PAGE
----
Practically speaking, we observed that students were not necessarily familiar with or conscious of asking questions as they read, and just as Head reports in Reading in the Age of Distrust, weren’t sure how to connect what they read with previous readings. Even after we modeled our own methods, they did not necessarily follow suit, even when given clear directions such as “look up something about the author and the publication.” Eventually, my colleague resorted to a worksheet outlining what students should look for, such as claims and evidence.

Even with clear instructions, we also found that for students raised in a time of standardized testing and five paragraph essays, it was challenging for some to identify an author’s stated purpose. If it wasn’t the last sentence in the opening paragraph, where they have probably been taught to locate a topic sentence or thesis statement, some students missed it. They were for the most part unfamiliar with academic writing, which we were expecting, and seemed to trust the journalist author of the first article we read more than the academic author of the second, which we were not expecting. My colleague began talking about the years of study and research that go into earning a PhD, and the expertise that results. It was also interesting to discover that the most of the class was not really familiar with the role of critics, and saw criticism as “opinion.” Further discussion revealed that many students understood opinions to be less reliable than “facts” and therefore dismissed opinion pieces as bad sources. We validated their concerns that some opinion writing has a tenuous connection to evidence or is propaganda rather than journalism, but that critical reading could help them spot that and also to find quality opinion pieces.

We also confirmed that when it came to critiquing an article, students tended to have a binary view of bias, rather than seeing it as a nuanced and sometimes invisible force. That said, they were very aware of racism and acknowledged its role in satanic panics. Contextualizing other forms of also seemed to come naturally – they were well aware of biases around gender and sexuality, for example. We weren’t sure how critical cultural literacy would go over, given the heightened rhetoric about critical race theory in our state, but none of the students seemed surprised or unfamiliar with considering how racism amplifies and perpetuates misinformation.

In fact, cultural literacy seemed to come more naturally to the class than information literacy. No matter how often I tried to emphasize that the same critical reading skills apply to information found on the internet, some students had strongly held views about the trustworthiness of certain kinds of sources. When the class shared their own research sources, we had a chance to explore some of these oversimplifications. One student had found a “peer-reviewed” article in an open access journal from Omics International, the problematic vanity publisher. At first the consensus was, if it’s peer-reviewed, it’s a good source. I suggested we look together at information about the journal’s peer-review process and the class concluded correctly that it sounded way too vague and unspecific to be legitimate. They seemed surprised to hear me caution that even peer-reviewed information needs critical reading.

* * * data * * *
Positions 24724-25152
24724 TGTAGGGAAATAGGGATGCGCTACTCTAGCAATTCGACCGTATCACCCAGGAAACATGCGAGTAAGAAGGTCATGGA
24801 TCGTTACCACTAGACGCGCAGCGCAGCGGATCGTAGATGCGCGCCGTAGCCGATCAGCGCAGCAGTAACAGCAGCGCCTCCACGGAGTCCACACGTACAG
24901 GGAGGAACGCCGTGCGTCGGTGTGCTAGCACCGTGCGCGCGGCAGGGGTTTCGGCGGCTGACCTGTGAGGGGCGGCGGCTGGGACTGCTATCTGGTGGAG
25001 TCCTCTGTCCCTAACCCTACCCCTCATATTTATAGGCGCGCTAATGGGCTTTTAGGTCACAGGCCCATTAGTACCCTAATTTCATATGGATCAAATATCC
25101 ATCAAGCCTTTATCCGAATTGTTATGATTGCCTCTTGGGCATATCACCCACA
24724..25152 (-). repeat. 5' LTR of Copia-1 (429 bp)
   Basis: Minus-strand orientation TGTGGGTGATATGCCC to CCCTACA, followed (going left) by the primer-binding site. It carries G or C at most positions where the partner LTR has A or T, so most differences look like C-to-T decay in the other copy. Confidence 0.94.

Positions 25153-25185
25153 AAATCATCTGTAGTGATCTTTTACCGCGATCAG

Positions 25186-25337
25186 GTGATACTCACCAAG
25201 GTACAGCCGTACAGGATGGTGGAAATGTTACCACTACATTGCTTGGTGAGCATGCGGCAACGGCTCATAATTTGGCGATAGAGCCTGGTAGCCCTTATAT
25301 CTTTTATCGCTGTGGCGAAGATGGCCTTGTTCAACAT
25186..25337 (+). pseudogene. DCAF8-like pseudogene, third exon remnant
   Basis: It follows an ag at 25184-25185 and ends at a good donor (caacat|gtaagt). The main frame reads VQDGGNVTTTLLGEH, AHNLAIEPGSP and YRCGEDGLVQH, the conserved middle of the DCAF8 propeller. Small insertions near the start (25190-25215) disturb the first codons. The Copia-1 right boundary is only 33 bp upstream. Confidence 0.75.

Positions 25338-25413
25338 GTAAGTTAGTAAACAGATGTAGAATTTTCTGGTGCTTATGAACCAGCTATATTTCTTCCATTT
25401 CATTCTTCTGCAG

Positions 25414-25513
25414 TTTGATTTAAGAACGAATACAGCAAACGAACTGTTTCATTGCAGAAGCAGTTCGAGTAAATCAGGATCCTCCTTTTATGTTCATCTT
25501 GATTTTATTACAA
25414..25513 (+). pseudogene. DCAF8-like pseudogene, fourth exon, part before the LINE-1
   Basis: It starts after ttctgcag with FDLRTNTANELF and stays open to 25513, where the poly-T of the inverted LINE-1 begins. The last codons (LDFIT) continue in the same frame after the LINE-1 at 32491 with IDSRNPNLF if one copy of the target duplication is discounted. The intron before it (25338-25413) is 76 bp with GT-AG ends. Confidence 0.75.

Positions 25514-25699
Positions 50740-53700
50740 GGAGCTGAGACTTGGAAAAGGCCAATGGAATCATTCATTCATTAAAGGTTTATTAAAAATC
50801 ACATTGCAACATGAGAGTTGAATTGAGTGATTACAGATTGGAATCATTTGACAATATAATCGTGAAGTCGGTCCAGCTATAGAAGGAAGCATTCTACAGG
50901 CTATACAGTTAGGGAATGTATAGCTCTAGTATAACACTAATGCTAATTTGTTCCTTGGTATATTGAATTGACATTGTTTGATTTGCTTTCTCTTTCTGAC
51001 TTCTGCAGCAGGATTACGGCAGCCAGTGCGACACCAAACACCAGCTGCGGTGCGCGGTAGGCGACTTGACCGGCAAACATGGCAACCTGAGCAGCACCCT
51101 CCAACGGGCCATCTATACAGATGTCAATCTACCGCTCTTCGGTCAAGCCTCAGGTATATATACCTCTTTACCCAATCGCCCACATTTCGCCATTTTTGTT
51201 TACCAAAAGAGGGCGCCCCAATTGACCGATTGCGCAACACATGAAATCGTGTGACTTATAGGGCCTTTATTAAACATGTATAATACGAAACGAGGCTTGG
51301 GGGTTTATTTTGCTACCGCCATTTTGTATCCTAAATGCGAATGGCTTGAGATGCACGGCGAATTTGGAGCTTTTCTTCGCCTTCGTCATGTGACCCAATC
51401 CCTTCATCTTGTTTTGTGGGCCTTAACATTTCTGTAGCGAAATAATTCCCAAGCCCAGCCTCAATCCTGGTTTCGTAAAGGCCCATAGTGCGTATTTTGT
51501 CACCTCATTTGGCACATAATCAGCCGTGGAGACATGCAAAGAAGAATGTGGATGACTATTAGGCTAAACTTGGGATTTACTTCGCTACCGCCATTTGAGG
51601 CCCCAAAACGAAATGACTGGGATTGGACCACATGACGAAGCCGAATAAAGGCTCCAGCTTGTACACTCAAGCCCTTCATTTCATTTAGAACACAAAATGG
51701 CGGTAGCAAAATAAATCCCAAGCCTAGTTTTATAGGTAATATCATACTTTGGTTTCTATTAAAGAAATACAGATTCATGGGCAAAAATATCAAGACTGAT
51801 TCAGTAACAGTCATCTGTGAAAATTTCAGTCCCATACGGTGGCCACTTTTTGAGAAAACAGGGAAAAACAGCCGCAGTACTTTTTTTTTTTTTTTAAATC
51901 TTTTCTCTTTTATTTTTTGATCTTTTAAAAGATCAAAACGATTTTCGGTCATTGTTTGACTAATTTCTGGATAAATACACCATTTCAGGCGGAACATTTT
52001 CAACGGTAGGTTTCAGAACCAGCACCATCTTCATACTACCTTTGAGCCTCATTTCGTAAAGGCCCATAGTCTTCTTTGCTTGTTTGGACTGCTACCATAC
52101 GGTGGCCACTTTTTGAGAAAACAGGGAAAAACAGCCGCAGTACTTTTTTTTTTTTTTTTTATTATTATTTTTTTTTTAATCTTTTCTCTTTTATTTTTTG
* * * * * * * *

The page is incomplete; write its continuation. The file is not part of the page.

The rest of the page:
Another student analyzed a blog post from an economic think tank. The initial class response is that blogs are not “good” sources, but after looking closely at the author and considering their fellow student’s information need (he was looking for historical analysis related to the current debate about fair wages), they were able to see why the piece provided expert and well-documented background information useful for his paper.

Even though not every student mastered critical reading, they all had the opportunity to see it in action, and we feel like this experiment, modeling and teaching critical reading and connecting that work to students’ own research, provided a foundation for students to build on. Critical reading and critical cultural literacy will be part of Comp I at our college in the future thanks in part to what we learned together. The class got to see how they fit into the scholarly conversation and the intellectual life of the college. Students also got to know me better, rather than just seeing me for a “one-shot” research session or two, which resulted in more students scheduling research consultations.

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Member of the Month

September 2021 Member of the Month

Submitted by Membership Committee member Kodi Saylor

Meet Robin Brown, our September 2021 CJCLS Member of the Month

Robin (she / her / hers) is the Head of Public Services at Borough of Manhattan Community College in New York City, New York. 

As the head of public services, Robin manages reference, instruction, the library’s appointment service, and takes the lead in assessment. She says, “Teaching is the best part of my day.”  

A member of CJCLS for six years, Robin values the section for networking and developing relationships with colleagues who supported her when she went up for promotion. CJCLS has also created the opportunity for Robin to advocate for community college librarians.She is the current chair of the section. She has also been program planning chair, membership chair and the liaison to the ACRL Student Learning and Information Literacy Committee.